Opposition foreign affairs spokeswoman Penny Wong says Australia needs to diversify exports to become more economically independent from an assertive and aggressive China that is here to stay.
The Labor senator also said it was not a matter of fixing the country’s relationship with China, but about taking a “different stance” towards the region.
Senator Penny Wong said Australia was too economically dependent on China.Credit:Dominic Lorrimer
“The relationship is obviously in a very difficult and challenging place. Going forward, I think we should assume that a more assertive, at times more aggressive China, is here to stay,” she said on ABC’s Insiders on Sunday.
Senator Wong pointed out that China’s direction has not changed overnight. President Xi Jinping has been in power since 2013, and China has become much more assertive over that time, she said.
Over the same period, Senator Wong said Australia has also become more economically dependent on China.
“We are the country that is most economically dependent on China,” she said.
“The government really does need to stop focusing on splashy headlines and work out, what is it doing? How is it helping our exporters, how is it helping those who have become more dependent on China for Australian jobs, what is the strategy?”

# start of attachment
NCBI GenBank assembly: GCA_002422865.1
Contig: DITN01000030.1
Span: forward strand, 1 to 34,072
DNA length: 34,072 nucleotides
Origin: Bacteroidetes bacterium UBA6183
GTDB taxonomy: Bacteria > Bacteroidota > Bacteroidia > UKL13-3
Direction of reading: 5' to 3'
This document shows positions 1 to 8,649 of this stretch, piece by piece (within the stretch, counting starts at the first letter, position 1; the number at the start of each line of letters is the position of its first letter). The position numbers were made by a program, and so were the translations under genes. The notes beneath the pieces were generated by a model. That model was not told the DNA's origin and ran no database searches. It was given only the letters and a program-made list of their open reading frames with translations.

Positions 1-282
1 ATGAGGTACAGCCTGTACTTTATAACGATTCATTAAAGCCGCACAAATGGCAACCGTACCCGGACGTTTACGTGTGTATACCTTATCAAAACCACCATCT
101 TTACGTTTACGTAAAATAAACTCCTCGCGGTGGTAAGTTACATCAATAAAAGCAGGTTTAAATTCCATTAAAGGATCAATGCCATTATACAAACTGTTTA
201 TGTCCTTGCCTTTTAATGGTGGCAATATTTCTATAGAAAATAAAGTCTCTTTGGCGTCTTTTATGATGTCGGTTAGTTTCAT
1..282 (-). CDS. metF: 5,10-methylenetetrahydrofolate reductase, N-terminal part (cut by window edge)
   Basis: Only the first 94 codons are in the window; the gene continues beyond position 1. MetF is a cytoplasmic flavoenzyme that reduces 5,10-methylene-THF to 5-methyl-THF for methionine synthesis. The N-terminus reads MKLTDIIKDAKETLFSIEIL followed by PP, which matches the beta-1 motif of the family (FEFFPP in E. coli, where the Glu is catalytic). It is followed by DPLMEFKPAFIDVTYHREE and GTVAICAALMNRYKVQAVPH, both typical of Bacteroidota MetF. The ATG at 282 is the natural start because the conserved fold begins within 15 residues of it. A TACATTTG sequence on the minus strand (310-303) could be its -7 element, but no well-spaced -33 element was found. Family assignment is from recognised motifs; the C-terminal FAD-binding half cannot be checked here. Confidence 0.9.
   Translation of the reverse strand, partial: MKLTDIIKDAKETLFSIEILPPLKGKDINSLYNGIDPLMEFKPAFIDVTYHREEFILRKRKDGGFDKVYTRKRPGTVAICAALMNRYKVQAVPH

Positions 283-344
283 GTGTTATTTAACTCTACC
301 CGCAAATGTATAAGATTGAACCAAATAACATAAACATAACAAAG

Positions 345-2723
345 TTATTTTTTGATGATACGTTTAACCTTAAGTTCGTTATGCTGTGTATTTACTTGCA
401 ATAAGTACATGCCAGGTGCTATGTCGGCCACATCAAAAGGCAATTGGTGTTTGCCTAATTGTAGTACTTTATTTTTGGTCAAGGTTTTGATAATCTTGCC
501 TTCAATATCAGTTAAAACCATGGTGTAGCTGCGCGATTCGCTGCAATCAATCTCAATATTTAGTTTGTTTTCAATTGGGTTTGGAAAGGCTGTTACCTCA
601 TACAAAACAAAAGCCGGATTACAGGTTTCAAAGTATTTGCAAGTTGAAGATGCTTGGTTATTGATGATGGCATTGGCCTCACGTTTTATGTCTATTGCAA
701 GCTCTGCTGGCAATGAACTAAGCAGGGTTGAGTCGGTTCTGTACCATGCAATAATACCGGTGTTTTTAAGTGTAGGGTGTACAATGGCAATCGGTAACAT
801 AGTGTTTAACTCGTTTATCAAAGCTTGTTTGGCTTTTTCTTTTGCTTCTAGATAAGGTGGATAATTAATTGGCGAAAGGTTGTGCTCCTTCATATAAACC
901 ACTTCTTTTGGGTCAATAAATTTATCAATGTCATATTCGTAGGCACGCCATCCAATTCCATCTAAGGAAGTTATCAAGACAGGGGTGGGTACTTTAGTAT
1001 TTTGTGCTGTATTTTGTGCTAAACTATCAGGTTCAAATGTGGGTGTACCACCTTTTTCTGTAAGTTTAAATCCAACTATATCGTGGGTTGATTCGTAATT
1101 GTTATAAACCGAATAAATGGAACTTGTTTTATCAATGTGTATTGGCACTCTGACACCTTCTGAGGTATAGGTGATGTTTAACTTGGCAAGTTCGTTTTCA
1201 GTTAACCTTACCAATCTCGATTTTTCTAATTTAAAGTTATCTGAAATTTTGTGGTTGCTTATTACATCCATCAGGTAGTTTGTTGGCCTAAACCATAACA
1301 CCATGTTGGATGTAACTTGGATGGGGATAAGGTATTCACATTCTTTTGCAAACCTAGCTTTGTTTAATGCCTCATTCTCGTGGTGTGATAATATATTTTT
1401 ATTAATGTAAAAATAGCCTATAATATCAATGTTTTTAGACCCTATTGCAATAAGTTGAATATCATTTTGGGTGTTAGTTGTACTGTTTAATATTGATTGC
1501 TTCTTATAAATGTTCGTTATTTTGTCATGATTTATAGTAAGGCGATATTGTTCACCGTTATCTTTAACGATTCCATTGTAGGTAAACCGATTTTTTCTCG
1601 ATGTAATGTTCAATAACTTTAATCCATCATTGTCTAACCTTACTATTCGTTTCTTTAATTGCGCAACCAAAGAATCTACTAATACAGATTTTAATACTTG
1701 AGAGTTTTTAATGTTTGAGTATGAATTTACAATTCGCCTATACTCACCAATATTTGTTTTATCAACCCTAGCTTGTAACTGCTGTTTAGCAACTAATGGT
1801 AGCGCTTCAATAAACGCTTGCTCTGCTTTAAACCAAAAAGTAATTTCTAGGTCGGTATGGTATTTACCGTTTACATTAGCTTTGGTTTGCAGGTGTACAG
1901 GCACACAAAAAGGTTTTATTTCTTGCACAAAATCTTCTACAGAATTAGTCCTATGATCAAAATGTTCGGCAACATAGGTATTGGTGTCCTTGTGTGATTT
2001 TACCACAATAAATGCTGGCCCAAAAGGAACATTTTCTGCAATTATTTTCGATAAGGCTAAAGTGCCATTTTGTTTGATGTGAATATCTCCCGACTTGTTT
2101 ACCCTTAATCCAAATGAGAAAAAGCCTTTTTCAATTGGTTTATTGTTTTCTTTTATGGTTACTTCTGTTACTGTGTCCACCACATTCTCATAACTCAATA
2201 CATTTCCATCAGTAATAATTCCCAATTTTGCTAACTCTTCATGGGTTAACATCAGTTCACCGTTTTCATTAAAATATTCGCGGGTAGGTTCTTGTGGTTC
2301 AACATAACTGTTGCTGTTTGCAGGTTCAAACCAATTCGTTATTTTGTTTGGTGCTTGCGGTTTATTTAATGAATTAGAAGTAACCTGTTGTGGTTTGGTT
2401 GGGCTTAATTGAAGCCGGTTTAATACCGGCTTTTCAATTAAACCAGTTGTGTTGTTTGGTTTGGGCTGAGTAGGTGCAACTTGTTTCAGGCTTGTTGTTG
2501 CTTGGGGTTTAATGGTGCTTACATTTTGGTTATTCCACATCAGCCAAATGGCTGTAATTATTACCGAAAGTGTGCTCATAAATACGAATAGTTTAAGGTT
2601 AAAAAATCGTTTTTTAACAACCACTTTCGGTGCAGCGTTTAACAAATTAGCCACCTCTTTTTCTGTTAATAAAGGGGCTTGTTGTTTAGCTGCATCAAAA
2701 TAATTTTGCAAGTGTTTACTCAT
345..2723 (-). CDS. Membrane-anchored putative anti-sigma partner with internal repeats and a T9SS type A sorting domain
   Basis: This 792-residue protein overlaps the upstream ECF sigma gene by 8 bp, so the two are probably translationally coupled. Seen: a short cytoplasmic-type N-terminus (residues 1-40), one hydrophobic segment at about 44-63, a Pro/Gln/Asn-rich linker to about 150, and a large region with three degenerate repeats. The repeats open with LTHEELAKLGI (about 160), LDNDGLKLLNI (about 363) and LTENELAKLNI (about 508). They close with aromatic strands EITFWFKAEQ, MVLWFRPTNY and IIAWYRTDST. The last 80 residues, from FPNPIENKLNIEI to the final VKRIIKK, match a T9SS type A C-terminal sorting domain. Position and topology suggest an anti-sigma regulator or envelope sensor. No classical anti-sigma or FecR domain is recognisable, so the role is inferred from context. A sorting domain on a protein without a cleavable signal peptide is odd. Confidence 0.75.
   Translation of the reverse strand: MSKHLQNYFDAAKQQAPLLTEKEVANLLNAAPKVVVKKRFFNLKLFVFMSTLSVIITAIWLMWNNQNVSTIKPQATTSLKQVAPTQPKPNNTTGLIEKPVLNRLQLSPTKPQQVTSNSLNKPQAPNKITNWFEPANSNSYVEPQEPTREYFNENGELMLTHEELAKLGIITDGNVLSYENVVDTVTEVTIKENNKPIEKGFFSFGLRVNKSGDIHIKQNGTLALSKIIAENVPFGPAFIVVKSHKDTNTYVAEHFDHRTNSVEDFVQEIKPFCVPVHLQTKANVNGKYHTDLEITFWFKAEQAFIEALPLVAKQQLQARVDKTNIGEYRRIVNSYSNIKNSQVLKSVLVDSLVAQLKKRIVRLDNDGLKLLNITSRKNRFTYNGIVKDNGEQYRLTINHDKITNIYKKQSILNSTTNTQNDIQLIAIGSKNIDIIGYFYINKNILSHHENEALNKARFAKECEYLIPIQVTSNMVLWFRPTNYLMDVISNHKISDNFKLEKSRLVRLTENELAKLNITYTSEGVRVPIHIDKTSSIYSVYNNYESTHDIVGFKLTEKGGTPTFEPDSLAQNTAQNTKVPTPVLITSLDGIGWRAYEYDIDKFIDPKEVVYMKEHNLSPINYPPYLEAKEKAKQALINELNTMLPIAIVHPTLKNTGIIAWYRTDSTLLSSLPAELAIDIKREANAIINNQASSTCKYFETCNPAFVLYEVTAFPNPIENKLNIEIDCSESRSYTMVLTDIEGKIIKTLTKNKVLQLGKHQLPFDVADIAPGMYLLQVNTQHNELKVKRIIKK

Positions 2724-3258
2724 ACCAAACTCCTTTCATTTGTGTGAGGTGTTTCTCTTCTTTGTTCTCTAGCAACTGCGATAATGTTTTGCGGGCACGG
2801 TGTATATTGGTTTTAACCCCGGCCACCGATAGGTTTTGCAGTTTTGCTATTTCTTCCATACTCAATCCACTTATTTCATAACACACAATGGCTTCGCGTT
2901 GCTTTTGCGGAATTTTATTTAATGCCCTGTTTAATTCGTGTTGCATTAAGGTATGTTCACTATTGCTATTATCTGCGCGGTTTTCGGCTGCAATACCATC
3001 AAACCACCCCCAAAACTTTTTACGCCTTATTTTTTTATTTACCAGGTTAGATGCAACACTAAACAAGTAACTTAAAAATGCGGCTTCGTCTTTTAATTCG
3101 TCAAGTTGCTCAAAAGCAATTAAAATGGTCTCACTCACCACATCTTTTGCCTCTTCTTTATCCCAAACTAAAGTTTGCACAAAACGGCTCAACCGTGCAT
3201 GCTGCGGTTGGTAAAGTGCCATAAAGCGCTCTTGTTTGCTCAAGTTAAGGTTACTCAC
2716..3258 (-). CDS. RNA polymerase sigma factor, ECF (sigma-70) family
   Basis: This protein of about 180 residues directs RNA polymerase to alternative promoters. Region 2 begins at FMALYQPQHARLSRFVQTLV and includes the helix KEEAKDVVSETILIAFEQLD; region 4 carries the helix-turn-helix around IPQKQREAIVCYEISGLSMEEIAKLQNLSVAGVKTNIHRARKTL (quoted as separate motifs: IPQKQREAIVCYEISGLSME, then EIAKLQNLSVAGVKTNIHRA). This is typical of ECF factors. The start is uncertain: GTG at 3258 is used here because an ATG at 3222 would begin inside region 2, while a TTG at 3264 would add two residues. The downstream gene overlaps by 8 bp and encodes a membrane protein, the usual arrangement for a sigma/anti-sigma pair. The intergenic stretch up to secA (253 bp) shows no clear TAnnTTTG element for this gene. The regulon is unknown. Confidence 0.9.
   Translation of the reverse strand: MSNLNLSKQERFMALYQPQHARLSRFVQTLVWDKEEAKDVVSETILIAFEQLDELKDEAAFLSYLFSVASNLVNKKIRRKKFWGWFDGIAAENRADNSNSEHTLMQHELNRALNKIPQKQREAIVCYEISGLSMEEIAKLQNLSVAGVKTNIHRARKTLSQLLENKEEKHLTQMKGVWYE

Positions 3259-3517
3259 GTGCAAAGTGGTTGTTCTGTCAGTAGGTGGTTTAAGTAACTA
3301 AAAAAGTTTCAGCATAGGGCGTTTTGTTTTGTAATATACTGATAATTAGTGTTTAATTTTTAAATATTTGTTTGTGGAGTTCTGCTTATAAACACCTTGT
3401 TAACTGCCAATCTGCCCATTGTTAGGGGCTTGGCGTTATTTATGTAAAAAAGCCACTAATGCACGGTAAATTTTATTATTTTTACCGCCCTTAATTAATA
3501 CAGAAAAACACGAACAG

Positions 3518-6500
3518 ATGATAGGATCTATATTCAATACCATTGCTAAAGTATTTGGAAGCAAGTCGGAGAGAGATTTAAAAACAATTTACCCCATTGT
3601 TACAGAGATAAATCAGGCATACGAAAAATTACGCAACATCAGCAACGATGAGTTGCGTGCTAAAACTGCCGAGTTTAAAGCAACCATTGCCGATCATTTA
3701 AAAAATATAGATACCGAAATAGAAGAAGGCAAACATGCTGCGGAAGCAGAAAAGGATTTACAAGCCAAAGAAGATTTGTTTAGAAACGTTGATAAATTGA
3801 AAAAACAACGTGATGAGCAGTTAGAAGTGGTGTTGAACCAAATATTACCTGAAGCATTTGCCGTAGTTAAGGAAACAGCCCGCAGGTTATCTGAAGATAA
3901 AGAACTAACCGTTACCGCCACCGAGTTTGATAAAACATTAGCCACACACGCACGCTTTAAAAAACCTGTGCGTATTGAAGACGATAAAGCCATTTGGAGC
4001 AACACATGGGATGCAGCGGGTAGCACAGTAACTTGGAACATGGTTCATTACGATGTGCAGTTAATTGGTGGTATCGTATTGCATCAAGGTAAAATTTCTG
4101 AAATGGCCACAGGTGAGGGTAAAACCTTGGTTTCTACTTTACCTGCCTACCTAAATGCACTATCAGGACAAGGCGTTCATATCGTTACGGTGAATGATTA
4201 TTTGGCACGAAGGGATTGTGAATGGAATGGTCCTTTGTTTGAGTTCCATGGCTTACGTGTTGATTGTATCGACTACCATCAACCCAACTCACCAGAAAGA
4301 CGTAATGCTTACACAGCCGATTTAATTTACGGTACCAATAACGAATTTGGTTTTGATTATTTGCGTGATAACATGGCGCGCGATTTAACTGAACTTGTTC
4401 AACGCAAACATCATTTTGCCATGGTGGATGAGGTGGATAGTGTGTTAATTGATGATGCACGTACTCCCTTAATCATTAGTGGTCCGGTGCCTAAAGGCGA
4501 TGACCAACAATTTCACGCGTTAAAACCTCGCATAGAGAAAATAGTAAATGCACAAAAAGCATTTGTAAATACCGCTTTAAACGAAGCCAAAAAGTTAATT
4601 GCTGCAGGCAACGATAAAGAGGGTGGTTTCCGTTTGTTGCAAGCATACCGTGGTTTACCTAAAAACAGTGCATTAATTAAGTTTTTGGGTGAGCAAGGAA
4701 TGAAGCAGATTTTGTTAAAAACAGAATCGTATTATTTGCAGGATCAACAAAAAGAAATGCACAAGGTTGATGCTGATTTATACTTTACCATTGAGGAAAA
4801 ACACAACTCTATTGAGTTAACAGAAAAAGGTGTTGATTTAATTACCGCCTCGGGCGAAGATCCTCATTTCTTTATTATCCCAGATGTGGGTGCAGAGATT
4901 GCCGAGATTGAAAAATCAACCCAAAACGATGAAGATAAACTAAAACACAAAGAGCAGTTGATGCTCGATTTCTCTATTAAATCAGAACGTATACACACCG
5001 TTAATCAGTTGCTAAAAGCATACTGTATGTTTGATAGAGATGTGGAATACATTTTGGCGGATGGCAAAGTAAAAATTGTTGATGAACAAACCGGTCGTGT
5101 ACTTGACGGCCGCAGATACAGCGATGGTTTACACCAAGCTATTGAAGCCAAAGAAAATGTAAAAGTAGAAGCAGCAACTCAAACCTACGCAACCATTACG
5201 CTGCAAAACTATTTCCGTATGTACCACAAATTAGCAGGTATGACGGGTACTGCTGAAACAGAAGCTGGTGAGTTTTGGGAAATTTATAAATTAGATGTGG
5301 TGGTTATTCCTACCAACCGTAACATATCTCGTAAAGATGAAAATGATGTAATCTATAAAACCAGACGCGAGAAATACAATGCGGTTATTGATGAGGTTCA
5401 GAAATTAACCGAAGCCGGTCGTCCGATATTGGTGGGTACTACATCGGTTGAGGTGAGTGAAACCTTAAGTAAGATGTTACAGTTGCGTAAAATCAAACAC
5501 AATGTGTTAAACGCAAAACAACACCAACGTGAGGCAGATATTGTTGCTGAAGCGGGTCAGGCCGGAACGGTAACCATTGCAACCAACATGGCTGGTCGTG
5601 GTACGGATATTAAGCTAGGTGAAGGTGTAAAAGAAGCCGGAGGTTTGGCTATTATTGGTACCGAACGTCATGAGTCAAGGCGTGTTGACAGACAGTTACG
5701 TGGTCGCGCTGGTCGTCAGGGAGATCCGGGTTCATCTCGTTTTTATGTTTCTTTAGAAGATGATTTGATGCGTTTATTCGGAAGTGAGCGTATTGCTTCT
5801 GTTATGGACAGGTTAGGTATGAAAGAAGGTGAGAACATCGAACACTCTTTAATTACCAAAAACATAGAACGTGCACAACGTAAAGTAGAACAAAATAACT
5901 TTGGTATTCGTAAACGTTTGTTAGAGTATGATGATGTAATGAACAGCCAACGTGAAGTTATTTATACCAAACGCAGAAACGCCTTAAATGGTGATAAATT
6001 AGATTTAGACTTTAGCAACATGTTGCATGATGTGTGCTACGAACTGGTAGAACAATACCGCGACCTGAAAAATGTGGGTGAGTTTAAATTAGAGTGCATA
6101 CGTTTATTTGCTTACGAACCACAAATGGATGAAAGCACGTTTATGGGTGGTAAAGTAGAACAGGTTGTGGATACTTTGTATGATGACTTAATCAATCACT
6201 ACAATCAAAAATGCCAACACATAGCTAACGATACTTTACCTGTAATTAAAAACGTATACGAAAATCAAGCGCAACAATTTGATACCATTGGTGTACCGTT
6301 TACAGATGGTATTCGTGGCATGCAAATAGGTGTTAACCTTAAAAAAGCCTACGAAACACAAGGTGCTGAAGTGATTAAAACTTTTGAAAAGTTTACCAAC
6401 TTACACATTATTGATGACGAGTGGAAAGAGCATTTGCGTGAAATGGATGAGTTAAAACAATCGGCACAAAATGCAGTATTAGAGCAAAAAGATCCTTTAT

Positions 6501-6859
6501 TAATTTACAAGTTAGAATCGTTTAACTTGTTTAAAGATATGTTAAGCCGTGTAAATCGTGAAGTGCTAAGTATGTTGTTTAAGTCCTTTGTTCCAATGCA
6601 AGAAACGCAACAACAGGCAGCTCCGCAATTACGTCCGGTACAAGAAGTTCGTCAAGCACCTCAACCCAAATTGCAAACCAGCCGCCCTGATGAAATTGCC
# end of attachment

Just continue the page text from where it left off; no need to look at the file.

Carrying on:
Rather than thinking about how to fix the relationship, the senator said we need a strategy on diversifying economically and on working with other countries in the region.
“We do have to work with our exporters to diversify our markets, to enable them to make sure we have more diversified opportunities instead of what has happened, which is a greater reliance on China,” Senator Wong said.
On Monday final amendments to the government’s Foreign Relations Bill were expected to be passed in Parliament with Labor's support. The new law will give the federal government sweeping powers to veto any agreements states, territories, local governments or universities make with foreign powers if they contradict Australia’s national interest.
Senator Wong said Labor was also opposed to Victoria’s controversial “Belt and Road Initiative” deal with China, but would not say whether the federal government should use its new powers to cancel that agreement. Instead, she said the federal government should “calmly” discuss the issue with the state.
“I think [the federal government] should try and resolve this in a way that respects engagement with the state government and that recognises you know that China will observe how this is handled carefully,” she said.
“I don't think it's been good to have the Prime Minister, and others, engaging in a public argument about this.”
On a potential boycott of China’s 2022 Winter Olympics, Senator Wong said the event would be an opportunity to focus on the country and human rights.
“I think that the Olympics, rather than boycotting, should be used as an opportunity to highlight our concerns about a range of issues, including human rights,” she said.
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